4K @ 144Hz, G-Sync and HDR make this the ultimate gaming monitor
Asus ROG Swift PG27UQ review
It has been nearly two years since we first heard about this monitor. Heir apparent to the gaming monitor throne, the Asus PG27UQ packs in just about every high-end monitor feature you could imagine. It has a 4k resolution, a 144hz refresh rate, it uses an IPS panel, it has g-sync and it can do true HDR thanks to 384 independently controlled backlight zones and true 10-bit colour processing. It’s a bonkers spec list and sure enough it comes with a bonkers price to match. Can a 27-inch display really be worth $2300? Let’s find out.
Asus ROG Swift PG27UQ specs
Screen size: 27inch
Resolution: 4K (3840 x 2160)
Panel type: IPS (AHVA)
Maximum refresh rate: 100Hz (120Hz overclocked)
Response time: 4ms
Inputs: DisplayPort 1.4, HDMI 2.0
Stand adjustability: Height, rotation, pivot, tilt
Adaptive sync: G-Sync
Extras: Full array local dimming HDR, 2 x USB 3.0 ports
Price: £2500, $2500
Asus ROG Swift PG27UQ video review
Starting, with the physical design and features, this display has all the hallmarks of a high-end Asus gaming monitor. You’ve got a fairly striking, angular design to the stand and back of the display, you’ve got the now signature copper highlight on the base and of course you’ve got lights. Oh so many lights.
There’s the downlight we’ve seen on previous Asus models and this is now joined by an adjustable uplight that can be projected onto the wall behind or ceiling above.
There’s also a little Asus ROG logo on the top of the stand and another bigger ROG logo on the back that does that funky effect of appearing reflective when the lights are off, then translucent when the lights are on.
I’ll leave the overall styling judgement up to you, but certainly the up and down lights were far too distracting for my liking so were immediately turned off.
Elsewhere you don’t get much in the way of extra features. The stand offers the usual height, rotation, tilt and pivot adjustment and it can be removed so that a monitor arm can be used instead. You also get a couple of USB 3.0 ports round the back, along with a headphone jack.
However, there’s no headphone stand, side USB ports or speakers, and video connectivity is limited too. The use of G-Sync means you get just one display port 1.4 and one hdmi 2.0, so a hub for all your consoles and PCs, this display isn’t.
The other thing to note is that this display is quite chunky. The sophisticated 384 zone backlight means the whole panel has to be quite thick and the bezel isn’t of the low-profile or hidden variety. So this isn’t a sleek, svelte statement of style.
As for the onscreen display, it’s controlled by Asus’ usual combination of a mini joystick and four buttons. Tap the joystick and it opens the menu then you can push it up and down and left and right to navigate around. It works really well, though notably all the buttons are a bit looser than previous Asus displays we’ve used, which is a touch disappointing.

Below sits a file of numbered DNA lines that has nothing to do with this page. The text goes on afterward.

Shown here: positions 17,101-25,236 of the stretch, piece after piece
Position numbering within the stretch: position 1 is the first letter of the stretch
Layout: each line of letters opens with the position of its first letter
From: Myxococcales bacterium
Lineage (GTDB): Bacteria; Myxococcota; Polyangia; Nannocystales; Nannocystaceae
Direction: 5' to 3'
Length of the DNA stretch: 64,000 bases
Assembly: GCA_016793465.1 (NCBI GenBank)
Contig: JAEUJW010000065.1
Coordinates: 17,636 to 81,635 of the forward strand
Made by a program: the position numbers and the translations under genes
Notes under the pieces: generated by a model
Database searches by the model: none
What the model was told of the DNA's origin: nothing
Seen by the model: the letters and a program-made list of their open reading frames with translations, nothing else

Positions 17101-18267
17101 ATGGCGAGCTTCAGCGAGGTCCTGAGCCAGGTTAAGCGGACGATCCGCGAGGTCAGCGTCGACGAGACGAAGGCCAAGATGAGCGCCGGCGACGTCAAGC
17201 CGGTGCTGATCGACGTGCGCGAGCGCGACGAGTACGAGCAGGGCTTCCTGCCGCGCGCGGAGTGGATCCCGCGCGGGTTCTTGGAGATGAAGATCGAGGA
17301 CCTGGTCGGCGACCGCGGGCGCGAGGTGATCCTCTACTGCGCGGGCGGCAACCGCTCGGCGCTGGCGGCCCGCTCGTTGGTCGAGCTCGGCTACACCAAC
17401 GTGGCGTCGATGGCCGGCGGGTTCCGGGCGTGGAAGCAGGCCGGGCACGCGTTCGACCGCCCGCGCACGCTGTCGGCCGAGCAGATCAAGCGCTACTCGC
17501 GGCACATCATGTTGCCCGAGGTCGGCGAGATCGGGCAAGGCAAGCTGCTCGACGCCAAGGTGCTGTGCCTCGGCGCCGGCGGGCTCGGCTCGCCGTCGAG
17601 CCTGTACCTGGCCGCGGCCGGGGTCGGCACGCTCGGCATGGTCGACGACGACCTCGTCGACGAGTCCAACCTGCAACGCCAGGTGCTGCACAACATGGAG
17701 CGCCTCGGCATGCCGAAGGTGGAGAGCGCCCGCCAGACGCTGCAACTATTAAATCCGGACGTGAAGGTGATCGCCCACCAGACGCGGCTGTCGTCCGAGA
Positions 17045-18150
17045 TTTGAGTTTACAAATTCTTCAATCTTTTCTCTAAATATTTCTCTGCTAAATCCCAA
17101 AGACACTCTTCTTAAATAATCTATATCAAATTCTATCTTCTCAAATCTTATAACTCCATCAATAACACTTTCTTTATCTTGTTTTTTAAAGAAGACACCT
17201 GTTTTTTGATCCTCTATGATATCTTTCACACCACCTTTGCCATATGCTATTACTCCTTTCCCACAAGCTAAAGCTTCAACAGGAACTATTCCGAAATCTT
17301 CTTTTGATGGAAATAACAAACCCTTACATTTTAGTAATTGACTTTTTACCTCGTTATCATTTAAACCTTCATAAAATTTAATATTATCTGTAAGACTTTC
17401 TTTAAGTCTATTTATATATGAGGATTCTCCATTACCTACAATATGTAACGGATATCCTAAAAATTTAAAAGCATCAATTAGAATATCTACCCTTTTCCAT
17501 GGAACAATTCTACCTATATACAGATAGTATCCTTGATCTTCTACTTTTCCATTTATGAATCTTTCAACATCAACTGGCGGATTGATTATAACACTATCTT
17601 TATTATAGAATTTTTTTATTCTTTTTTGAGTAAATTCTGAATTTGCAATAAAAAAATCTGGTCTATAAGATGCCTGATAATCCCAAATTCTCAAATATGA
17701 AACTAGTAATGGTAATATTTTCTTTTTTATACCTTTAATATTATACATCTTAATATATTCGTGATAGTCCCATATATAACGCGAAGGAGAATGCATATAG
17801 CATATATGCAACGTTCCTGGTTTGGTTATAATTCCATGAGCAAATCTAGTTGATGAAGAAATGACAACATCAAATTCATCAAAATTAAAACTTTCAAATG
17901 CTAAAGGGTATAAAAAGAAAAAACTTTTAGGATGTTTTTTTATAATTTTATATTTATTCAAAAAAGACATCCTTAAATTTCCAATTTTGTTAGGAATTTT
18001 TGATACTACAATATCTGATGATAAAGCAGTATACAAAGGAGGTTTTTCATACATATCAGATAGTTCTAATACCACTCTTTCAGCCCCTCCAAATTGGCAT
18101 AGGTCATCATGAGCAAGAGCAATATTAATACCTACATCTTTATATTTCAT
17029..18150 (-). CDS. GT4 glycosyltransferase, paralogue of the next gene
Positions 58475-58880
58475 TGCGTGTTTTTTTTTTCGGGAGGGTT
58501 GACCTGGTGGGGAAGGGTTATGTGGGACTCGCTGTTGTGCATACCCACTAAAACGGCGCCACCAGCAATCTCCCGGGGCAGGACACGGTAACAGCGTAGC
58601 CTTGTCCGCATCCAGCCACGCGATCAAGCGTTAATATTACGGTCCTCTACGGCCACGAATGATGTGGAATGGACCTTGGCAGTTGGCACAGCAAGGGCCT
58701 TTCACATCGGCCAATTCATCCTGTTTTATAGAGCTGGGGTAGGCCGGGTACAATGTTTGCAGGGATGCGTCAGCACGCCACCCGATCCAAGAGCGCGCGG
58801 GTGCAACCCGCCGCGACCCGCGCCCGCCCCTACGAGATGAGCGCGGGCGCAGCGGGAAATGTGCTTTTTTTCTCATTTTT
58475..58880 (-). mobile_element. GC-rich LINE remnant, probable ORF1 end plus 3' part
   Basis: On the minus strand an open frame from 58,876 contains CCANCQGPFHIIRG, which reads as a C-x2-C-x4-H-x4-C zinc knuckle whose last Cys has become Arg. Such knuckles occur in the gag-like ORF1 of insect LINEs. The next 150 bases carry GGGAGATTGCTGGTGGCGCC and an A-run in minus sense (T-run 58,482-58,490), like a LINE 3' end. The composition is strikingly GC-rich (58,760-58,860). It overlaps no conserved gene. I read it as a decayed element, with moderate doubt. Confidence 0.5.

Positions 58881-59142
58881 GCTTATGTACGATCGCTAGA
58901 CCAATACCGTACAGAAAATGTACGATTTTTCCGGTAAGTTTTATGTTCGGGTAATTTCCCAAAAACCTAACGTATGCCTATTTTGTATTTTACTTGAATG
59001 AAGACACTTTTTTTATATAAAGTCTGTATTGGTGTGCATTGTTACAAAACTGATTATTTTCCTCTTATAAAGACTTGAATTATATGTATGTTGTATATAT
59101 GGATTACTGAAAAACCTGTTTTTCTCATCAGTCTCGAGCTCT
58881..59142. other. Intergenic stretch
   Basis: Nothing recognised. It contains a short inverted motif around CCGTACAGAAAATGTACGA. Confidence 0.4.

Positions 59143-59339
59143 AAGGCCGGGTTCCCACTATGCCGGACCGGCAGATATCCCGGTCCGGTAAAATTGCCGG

The menus themselves are logically laid out, respond quickly and have all the options you should ever need. Two of the buttons on the back also bring up extra menus. The GameVisual menu provides various options for pre-configured, game optimised modes while the GamePlus menu provides options for a crosshair overlay, a timer, an FPS counter and a display alignment tool. None of these feels essential but some might come in useful on occasion.
Looking back to the main menu, there are two settings that are of particular interest, the first of which is the Variable Backlight control. This switches the display from having each of its 384 backlight zones working independently to having them stay uniform.
Why would you want this? Well, if you’re doing something like editing pictures or video, you want to ensure you have a uniform response from your monitor. In fact, for all general desktop work, I’d recommend keeping the variable backlight turned off.
Then there’s the Display SDR Input option. This takes a standard, non HDR input signal and stretches it out to fill the larger colour gamut that the display uses for HDR. This serves no practical purpose but it does allow us to test whether the monitor delivers its claimed high colour gamut.
As for HDR, this is turned on automatically when the display detects an HDR signal. You’ll also have to switch HDR mode on in Windows to enable this.
Finally, then, we come to the display itself, and it’s almost difficult to know where to begin, there’s so much to talk about. So, let’s again just run through what we have here.
The LCD is a brand new panel made by AU Optronics and it has a native 4K resolution and maximum refresh rate of 144Hz. This is a first for any 4K display and is also something that has only been made possible by the use of DisplayPort 1.4.
Note, there are some limitations on that maximum 144Hz refresh rate. For a start, this is only the overclocked rate, with 120Hz being the default. Also, if you enable HDR, the display will only deliver true 10-bit colour at up to 98Hz. These are hardly major problems, but worth noting.
Behind the LCD panel sits an array of 384 LEDs that can be controlled independently in order to create a greater contrast between the brightest and darkest parts of an image. Typical LCDs only have a contrast of around 1000:1 whereas HDR aims for 10,000:1, so the LCD needs a variable backlight in order to get close to this.
The likes of the Samsung CHG90 also had a variable backlight but it only had 6 zones. The step up to 384 is what makes this display so expensive and what makes its HDR so much more compelling.